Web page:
Being a geek, I really enjoy reading Scott Adams’s Dilbert Blog
almost as much as I enjoy the comic strip. The post below piqued my interest:
When Companies Become Countries: I wonder when the first multinational company will form its own country to avoid wars, government red tape, and corporate taxes. It feels inevitable. I assume it will involve seasteading.
The current notion of seasteading involves floating cities that are outside the control of existing nations. That concept has its appeal, especially as a way to test new forms of government. But existing corporations already have their own form of government called management, and despite its warts, it generally works.
Imagine, for example, that one of the world’s beloved companies such as Apple or Facebook someday decides to start its own country on the sea. The company’s existing management structure would need to add several functions, such as education, healthcare, and police. The corporate government would look a lot like the Chinese government. In other words, it would be efficient in terms of profit, while giving up freedoms that employees are already accustomed to giving up. For example, company employees don’t have freedom of speech when it comes to criticizing management. Somehow we live with that restriction and it doesn’t seem too onerous.
There would be no taxes for permanent residents of the company country. Public services would be funded from corporate profits. Every paid service in the country, from banking, to insurance, to groceries, would be company-run. The accounting would be transparent and the profits would flow to public services.
The big worry with this model is the “company store” abuse that was common during the early days of the United States. In some cases, an employer would take advantage of its monopoly on goods and services to gouge its employees, turning them into virtual slaves. But I think that risk can be addressed by accounting transparency, and by capping the compensation of top management to a multiple of the average employee pay. It also helps if employees can choose to leave whenever they want. That keeps management in line.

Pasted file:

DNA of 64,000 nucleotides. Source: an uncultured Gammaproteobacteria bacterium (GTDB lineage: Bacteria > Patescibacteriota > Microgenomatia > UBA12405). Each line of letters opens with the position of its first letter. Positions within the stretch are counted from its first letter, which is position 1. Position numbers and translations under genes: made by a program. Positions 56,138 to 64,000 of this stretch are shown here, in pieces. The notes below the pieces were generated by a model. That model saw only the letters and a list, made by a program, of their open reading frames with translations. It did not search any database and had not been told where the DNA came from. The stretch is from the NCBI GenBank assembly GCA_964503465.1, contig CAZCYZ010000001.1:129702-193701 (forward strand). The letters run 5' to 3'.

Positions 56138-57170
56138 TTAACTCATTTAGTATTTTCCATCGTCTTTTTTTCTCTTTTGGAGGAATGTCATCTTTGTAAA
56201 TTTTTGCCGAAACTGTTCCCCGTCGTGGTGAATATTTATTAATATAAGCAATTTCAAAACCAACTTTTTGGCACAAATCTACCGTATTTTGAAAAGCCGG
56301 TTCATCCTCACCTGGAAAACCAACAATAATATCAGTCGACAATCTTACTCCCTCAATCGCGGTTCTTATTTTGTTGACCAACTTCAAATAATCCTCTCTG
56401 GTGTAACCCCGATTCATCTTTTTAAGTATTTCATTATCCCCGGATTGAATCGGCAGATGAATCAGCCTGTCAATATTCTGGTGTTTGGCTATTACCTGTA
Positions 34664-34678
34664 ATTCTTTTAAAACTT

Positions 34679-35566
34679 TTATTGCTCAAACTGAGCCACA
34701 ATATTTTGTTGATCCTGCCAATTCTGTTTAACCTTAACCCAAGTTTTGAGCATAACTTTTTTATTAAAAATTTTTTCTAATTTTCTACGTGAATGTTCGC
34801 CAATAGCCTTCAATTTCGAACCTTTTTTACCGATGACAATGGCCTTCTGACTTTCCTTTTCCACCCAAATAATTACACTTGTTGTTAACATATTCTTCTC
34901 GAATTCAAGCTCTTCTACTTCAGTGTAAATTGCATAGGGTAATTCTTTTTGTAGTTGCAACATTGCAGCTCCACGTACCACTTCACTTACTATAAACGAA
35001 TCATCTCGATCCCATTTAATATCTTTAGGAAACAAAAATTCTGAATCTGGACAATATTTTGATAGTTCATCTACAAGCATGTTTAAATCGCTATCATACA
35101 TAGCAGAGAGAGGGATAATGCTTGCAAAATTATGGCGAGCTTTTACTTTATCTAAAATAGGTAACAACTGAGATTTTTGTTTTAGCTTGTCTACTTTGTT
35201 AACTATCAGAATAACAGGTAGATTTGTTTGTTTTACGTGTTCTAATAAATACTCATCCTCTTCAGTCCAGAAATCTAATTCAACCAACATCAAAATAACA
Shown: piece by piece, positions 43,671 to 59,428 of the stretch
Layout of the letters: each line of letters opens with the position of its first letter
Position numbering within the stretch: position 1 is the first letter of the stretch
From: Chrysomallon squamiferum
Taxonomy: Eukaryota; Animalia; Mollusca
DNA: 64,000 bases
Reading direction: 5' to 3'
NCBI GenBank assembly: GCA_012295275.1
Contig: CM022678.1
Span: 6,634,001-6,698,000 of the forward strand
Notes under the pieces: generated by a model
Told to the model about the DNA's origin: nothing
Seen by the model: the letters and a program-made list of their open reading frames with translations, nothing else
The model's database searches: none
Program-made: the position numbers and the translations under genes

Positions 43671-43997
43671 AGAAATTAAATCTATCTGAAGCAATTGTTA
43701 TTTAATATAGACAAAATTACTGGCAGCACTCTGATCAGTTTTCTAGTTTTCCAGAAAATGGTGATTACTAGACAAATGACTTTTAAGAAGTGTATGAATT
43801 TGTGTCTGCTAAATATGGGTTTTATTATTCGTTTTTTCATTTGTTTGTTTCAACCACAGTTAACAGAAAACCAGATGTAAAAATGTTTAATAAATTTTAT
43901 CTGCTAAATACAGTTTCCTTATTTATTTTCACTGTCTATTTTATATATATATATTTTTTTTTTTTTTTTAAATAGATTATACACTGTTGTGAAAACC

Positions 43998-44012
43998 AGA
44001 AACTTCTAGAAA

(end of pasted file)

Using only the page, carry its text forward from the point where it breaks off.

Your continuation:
Wages in the company country would be low while still attracting top talent, so long as the cost of living islow, taxes are non-existent, and the lifestyle is awesome. Employees could earn less while saving far more, especially if they own equity in the company.
This prediction assumes that traditional governments continue to bankrupt themselves and strangle their own industries with red tape. That feels like a safe bet. But the main reason a company might want to form its own country is to attract the best minds, and the lowest cost of labor, from all over the world without any immigration issues.
Do company countries seem inevitable or unlikely to you?
To answer his question, I see one company in particular who already has the power to do this very thing: Walmart, and I don’t think that it would take seasteading for Walmart to accomplish this.
Walmart already has the means to support itself: a powerful central infrastructure, security forces, medical facilities, banking facilities, etc.; all that it lacks is housing for its employees. There would be other issues to work around, but it is already it is already the largest non-government employer in North America (http://www.articlesdeluxe.com/walmart.html). It also has trade relations with both consumer and producer nations. Walmart seems to be to be in the best position to pull of sovereignty.